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Two Poems

Lovely is the World
—after Yehuda Amichai

It is still early in this century
and there is still a lingering

scent of hope, and flowers
still decorate cemeteries and

even in camps where families offer
bread-prayers mixed with elegies

children play tag in razorwire alleys
and lovely is the world

that forgets its own name
and lovely is the world

that pledges its allegiance
to the detergent that removes the stain

while still subtly worshiping
the source of the stain

and lovely is the world
that silences the already silent

and soaks the dawndraped
flag in the waters between

the worlds and lovely
is the day when the world

is no longer lovely but loved
and we who are loveless

can wrap ourselves in threadbare
mercy and abandon the peace

we’ve created out of overheard
translations and lovely

are the battlements from which
we hang our surrender sheets

and lovely are you my sweet
little god and all the worlds

I’ve made to keep you in
and all the worlds I’ve made

to keep you in.


Love Poem with Seagull

Because love is a dead fish on a rock on the shore of Lake Erie
and love is my daughter wanting her picture with the dessicated

backbone. Because if dragons existed they would always
be lonely and sad like the old man who sits on the pier and talks

to the seagulls. My daughter believes in dragons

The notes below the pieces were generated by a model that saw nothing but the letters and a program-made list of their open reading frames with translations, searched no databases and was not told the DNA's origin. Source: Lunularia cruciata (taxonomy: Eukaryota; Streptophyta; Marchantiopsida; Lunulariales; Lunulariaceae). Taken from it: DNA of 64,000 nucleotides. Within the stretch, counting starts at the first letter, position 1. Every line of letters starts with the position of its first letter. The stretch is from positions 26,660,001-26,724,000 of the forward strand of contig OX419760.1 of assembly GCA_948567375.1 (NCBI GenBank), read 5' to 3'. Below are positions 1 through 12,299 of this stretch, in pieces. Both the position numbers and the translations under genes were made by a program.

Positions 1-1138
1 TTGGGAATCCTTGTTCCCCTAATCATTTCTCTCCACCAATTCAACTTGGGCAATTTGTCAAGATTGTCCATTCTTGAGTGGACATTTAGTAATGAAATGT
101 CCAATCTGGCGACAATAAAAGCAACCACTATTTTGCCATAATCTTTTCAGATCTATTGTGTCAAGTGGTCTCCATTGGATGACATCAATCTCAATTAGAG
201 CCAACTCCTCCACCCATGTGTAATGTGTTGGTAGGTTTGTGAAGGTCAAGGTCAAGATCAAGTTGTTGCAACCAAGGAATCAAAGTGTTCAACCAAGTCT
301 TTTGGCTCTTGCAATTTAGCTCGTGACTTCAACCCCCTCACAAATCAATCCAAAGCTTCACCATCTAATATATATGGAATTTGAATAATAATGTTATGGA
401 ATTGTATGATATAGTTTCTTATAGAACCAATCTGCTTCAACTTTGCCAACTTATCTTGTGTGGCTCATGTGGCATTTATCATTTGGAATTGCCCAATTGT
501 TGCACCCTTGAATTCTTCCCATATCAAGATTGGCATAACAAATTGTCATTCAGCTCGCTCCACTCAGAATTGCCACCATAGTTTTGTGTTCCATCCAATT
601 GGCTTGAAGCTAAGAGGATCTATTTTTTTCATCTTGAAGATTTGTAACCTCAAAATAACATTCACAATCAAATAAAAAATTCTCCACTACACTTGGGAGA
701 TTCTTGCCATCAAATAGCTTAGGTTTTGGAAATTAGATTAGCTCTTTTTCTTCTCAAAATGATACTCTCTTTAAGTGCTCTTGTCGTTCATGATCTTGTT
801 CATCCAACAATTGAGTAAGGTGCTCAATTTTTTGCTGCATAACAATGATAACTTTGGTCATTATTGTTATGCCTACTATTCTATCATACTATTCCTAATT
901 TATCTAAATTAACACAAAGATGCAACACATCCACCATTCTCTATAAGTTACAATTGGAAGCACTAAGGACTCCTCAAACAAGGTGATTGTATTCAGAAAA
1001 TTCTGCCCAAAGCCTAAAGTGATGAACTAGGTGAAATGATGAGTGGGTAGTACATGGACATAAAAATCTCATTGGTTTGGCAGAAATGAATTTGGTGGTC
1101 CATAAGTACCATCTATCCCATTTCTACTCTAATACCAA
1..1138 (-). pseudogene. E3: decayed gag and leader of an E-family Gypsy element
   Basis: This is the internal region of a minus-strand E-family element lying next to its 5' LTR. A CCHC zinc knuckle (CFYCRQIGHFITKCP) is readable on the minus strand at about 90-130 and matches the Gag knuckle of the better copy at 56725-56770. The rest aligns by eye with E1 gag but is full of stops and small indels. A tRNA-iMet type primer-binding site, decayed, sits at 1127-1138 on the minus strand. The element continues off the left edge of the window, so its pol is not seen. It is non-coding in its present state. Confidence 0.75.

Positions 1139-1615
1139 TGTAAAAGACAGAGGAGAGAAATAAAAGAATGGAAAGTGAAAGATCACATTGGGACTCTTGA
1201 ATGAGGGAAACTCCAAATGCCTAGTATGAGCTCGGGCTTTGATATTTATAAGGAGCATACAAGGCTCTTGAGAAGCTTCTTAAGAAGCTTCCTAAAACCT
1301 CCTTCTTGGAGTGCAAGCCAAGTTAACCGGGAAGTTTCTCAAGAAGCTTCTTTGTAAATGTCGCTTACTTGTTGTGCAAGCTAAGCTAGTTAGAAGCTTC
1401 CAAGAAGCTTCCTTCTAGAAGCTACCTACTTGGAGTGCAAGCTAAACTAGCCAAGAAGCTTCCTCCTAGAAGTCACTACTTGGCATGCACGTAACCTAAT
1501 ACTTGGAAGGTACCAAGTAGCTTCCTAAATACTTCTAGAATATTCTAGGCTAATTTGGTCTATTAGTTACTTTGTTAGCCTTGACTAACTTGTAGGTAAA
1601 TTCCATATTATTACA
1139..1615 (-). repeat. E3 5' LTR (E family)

because I told her to. When I leave her I am lonely

like an old dragon eating seagulls. I have other loves
and they are good and whole like a city-state in ancient Greece.

I have a girlfriend, she’s the Corinth to my Athens,
my isthmus. If she were a seagull she would comfort

the old men and charm the dragons and she would pose
for pictures with nine-year-olds who beg their fathers

to photograph the same damn seagull as it does
seagull things on the edge of a pier. For days my daughter and I

have been making maps of imaginary archipelagos
and I swear I’ve never loved her more

than when we are creating new islands and new stories.
My islands are full of dragons and my girlfriend

is going to live on one with us and the waves will carry
bits of truth in their teeth and their crashing will sound

like the sighs of seagulls as they take bread from old men
because love is blank space on a map just waiting for ink.

Adam Hughes lives with his wife and children in central Virginia where he is a (very) adjunct professor and a (very) amateur rugby player.